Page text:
Young crayfish can get drunk — and they get drunk a lot faster when they’ve been hanging out with their friends, new research says. So, extroverted crayfish may want to consider pacing themselves this weekend.
Crayfish are basically miniature, freshwater lobsters, which makes them an unusual model organism for trying to understand a behavior — drinking alcohol — that we really only care about in humans. They’re not mammals. They don’t even have backbones. But, like us, they’re social creatures, and they can get sloshed. So, a group of researchers at the University of Maryland turned to crayfish to understand how social experience changes how booze affects the brain.
The researchers gathered up a bunch of young crayfish no bigger than Cheetos and housed them in tanks with 50 to 100 friends. The scientists left one group in the communal tank right up until the experiment started, but removed the other group to house individual crayfish by themselves for about a week. Then, on the day of the experiment, the researchers moved both the communally housed and singly-housed crayfish into tanks spiked with booze, set up a camera, and stepped back to watch crayfish gone wild. It just looks a little different when a crayfish gets drunk.
First off, these little crustaceans don’t sip their cocktails, they swim in them. To get the crayfish soaked, the researchers added pure alcohol right to their tanks. And tipsy crayfish don’t slur their words, or send regrettable, late-night text messages. Instead, after swimming around in the boozy water, the crayfish adopt this upright posture, hold up their abdomens for a few seconds, and stiffly extend their legs.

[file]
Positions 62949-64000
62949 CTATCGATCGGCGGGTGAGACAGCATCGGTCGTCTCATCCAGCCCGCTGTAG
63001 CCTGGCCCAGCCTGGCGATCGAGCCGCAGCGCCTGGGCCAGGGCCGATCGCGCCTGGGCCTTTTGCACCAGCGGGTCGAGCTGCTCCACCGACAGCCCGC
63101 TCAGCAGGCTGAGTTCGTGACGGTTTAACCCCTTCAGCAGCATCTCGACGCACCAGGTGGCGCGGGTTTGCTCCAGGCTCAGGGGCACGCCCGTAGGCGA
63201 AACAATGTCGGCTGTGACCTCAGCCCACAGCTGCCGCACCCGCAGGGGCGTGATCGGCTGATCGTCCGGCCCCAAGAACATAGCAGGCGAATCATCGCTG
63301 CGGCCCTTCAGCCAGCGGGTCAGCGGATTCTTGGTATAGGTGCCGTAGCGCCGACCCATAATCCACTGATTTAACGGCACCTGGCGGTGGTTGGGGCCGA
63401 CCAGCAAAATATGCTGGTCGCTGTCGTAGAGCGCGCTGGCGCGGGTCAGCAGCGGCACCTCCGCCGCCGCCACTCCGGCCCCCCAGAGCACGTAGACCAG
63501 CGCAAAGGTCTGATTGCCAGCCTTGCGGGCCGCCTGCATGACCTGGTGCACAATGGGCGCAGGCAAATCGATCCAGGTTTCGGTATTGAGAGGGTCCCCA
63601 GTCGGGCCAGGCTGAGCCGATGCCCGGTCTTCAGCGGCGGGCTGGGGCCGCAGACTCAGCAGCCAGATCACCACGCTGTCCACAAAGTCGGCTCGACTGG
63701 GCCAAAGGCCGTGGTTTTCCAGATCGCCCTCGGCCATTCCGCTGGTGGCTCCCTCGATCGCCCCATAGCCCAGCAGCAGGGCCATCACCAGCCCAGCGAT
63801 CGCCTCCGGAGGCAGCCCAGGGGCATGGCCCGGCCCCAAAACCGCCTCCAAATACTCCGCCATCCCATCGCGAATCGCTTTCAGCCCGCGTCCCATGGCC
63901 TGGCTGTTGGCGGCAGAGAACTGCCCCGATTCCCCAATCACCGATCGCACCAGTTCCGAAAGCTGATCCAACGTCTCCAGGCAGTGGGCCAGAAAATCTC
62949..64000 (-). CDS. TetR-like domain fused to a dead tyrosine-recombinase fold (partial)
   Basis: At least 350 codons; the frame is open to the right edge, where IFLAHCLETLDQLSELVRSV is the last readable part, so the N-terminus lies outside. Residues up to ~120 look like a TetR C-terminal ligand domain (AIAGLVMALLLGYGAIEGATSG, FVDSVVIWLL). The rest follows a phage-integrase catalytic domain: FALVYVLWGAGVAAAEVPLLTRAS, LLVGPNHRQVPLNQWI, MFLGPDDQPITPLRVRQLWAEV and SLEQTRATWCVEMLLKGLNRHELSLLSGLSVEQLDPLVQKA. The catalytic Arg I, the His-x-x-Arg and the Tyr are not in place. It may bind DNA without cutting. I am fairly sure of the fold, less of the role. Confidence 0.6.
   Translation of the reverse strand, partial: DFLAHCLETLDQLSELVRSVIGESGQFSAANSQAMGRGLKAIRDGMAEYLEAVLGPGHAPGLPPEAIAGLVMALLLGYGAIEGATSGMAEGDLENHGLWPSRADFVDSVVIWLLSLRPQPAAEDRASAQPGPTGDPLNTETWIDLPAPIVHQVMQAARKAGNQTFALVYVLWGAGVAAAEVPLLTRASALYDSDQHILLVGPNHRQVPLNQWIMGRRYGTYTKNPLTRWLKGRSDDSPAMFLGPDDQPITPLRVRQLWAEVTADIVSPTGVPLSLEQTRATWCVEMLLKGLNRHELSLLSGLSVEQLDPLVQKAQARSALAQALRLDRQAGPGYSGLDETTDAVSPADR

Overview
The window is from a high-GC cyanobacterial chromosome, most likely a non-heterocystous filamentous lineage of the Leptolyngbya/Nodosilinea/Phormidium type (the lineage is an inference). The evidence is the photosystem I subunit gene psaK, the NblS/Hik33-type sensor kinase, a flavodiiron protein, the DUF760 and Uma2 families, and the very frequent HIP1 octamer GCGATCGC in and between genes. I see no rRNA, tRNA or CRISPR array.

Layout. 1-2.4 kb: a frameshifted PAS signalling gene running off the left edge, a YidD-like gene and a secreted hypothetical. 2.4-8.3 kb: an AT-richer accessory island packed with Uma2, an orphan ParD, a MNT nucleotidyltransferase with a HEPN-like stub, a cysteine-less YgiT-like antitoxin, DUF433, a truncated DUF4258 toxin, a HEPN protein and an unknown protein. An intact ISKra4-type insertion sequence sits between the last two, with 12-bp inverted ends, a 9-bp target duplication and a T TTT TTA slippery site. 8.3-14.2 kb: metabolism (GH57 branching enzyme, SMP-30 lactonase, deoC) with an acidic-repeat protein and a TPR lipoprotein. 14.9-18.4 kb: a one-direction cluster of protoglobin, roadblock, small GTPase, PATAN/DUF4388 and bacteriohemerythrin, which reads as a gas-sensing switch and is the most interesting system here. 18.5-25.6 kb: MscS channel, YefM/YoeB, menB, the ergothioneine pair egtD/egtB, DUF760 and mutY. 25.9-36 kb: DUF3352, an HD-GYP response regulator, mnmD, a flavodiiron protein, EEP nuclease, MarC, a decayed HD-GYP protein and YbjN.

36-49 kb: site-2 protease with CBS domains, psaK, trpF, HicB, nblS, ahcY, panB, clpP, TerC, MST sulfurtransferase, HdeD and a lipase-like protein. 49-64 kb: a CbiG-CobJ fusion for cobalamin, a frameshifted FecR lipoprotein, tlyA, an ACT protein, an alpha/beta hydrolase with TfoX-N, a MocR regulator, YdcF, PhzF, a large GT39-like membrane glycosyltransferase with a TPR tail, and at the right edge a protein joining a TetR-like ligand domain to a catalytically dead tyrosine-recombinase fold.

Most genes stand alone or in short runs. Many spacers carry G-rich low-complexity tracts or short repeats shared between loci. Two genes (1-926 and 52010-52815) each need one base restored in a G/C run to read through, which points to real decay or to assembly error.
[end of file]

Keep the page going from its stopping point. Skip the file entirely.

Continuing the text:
The more dramatic change comes when they get a little drunker and begin crunching their abs (or, the crayfish equivalent) to flip their tails. The drunkest stage is maybe a little more familiar: when they are well and truly sozzled, the crayfish flop down on their backs, and have trouble getting back up. The drunker they get, the more the crayfish strut around upright, flip their tails, or flop over.
In crayfish, there’s a pretty well-understood circuit that’s responsible for the tail flipping, so the scientists measured how alcohol changed the excitability of the neurons in this circuit. They found in the socially-housed crayfish, alcohol made the neurons fire more easily, but had less of an effect on the loner crayfish. It’s not clear yet what, if anything, this means for people — although the researchers have more studies planned to figure out which specific neurotransmitters might be involved. But if you’re a crayfish, and you’ve been super social this week — maybe space your drinks with water tonight to avoid any embarrassing back-flopping behavior.
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